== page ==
Yes and this is what we are still suffering from. When Israel decided to open schools up again, there was a whole generation waiting and suddenly double the number of students. The ones who had missed a year were not allowed to repeat and just had to continue on. It was a huge mess.

Not just that, in the 1980s most of the men were in prison; they were political prisoners and were arrested for the most insignificant and childish things. At that time, Israeli officers would also stop people on the street to check their watches. If your watch was set to Palestinian timing (there is a time difference between Israel and Palestine), the officers would smash your watch. They wanted to show that they were in power, you know?

Do you consider yourself a Palestinian?

In reality, I will never be a Palestinian. I love my children and my family, but I will always remain an outsider. I look at things differently. For my husband, he obviously feels things much deeper than I do. I was born in Indonesia and grew up in a Japanese prison camp.

When I talk to the young children here who are so traumatized by everything that has happened, I tell them that it is their perception they have to change. If they keep perceiving themselves as victims and live with this feeling of revenge, then we will never get anywhere with hope.

Anyway there is no difference between Palestinians and Israelis. They wear the same types of clothes, watch the same movies, listen to the same songs and this is what I am trying to tell people here. You sometimes have to look at things from a different angle and then maybe you can find that there is a possibility of a solution.

Do you think language stands in the way of people coming together?

Definitely and I think it is a terrible shame the schools in Palestine don’t teach Hebrew and those in Israel don’t teach Arabic. If you speak each other’s language, you can solve so many issues.

The Palestinian labour workers in Israel pick up Hebrew so quickly because it comes from the same root as Arabic. The grammar and the words are more or less the same. Language is certainly a huge barrier.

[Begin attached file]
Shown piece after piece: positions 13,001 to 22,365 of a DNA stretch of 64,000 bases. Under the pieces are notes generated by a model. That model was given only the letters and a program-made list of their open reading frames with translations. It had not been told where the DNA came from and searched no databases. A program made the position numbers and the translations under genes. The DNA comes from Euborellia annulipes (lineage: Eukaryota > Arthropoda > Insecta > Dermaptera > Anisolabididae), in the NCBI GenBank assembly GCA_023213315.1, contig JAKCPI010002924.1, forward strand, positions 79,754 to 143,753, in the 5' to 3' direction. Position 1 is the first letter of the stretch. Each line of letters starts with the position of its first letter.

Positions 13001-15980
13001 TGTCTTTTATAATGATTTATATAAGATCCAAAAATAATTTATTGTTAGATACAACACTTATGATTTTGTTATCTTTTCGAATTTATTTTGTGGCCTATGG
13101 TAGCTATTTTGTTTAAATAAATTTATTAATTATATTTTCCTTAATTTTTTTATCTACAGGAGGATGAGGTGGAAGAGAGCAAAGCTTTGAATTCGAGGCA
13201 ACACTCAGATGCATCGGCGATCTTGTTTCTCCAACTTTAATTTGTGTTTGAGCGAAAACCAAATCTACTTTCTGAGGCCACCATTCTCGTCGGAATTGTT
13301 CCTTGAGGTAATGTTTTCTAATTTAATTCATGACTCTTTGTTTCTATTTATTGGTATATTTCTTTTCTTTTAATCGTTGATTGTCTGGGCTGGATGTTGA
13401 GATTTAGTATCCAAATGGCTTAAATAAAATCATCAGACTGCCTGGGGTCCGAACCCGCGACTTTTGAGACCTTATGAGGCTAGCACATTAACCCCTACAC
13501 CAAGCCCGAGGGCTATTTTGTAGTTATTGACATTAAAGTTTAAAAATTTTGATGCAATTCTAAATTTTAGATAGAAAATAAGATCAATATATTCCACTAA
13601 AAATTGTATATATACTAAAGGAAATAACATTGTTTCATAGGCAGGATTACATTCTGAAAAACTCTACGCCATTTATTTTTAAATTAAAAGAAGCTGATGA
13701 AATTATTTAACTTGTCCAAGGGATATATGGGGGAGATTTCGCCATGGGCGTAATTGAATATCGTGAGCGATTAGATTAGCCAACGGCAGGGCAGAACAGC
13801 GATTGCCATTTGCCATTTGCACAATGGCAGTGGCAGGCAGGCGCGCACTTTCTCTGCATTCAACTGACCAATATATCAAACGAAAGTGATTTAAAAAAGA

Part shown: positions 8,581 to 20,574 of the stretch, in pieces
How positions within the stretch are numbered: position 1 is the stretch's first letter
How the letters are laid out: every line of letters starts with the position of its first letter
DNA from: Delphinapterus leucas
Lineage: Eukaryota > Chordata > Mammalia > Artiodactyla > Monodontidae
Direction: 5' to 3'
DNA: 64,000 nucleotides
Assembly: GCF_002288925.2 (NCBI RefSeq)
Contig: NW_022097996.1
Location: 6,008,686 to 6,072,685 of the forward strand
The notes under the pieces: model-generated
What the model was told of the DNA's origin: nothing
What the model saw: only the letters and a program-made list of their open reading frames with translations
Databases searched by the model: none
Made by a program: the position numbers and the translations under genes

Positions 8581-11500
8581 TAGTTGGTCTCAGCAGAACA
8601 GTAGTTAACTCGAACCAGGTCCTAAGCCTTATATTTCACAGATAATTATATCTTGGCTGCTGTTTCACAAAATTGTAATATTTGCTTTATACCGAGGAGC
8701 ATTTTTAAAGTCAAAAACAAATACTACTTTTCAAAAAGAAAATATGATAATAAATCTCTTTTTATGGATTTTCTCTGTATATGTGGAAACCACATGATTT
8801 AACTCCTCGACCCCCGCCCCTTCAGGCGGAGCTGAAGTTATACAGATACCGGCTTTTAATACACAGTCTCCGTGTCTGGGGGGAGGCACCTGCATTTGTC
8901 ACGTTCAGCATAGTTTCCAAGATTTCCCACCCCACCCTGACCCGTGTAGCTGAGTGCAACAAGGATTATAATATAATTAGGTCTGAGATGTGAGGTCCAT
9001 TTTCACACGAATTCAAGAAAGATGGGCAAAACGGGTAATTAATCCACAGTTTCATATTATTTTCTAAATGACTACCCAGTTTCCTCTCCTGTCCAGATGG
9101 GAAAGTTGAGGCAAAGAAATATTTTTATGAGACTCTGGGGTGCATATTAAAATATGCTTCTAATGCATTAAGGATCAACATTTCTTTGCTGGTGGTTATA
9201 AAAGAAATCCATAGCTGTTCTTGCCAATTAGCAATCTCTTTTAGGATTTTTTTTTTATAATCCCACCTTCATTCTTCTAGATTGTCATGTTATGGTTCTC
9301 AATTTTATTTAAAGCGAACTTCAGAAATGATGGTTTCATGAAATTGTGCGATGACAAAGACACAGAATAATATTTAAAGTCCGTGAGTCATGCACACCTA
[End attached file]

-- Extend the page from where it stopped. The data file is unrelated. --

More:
The Palestinian people – they know the land, they know the agriculture and they know how to deal with everything. Israelis are bringing people from Europe, Sri Lanka and Africa and these people know nothing.

What do you see is the worst part of this whole situation?

Israel is trying to destroy everything. The real danger is they are destroying the Palestinian culture and they are doing it intentionally. If you take away the culture of a people, they don’t exist anymore. 

Just recently they plastered over really old ceramic tiles in David’s tomb. I am talking centuries old with beautiful Islamic descriptions. Israel broke them, they just broke and destroyed them. They did it at night without anyone knowing so there was nothing we could do.

And they are excavating everywhere, near the wall, Mount Zion, even under the al Aqsa Mosque that is sacred to Muslims all over the world. 

Do you think the wall will ever come down?

I definitely think the wall will come down. Nothing stays up forever, its impossible. You should see the ecologists in Israel who are screaming bloody murder about this whole thing. The wall diverts the flow of water and crosses through aqua-logical boundaries.

They have polluted our superficial aquifer in Bethlehem with all their pesticides, fertilizers and their waste. Waste from the Israeli settlements streams into our water and then they blame the Arabs, when it is from their own people. 

What do you think about the Jews claim to the land?

Let me tell you a story. Israelis found a golden coin underground while they were excavating and of course Netanyahu was jubilant. He started proclaiming how it proved the Jewish link to the land and kept saying how this is their land. “We have a right to the land,” he would say. (She rolled her eyes as she said this).

If this really is the case, then the Green Orthodox can also say they have these kinds of monuments that prove it is their land. And then the Byzantines can come and say ‘look we were here, look at these excavations.’ Heck, even Italy can make claims to the land!

In this situation, there is no justice, there is no fairness and there is no willingness to compromise on the part of Israel. This is not about who came here first anymore.

— This lady is not a Palestinian and has absolutely no religious, cultural or historical reason to have these opinions. She has lived in Palestine for 40 years now and has felt the daily struggles of the Palestinians that are only getting worse with time. This is not an issue of history anymore or who came here first. This is about standing against the Occupier and recognizing the Palestinian struggle for space and recognition. —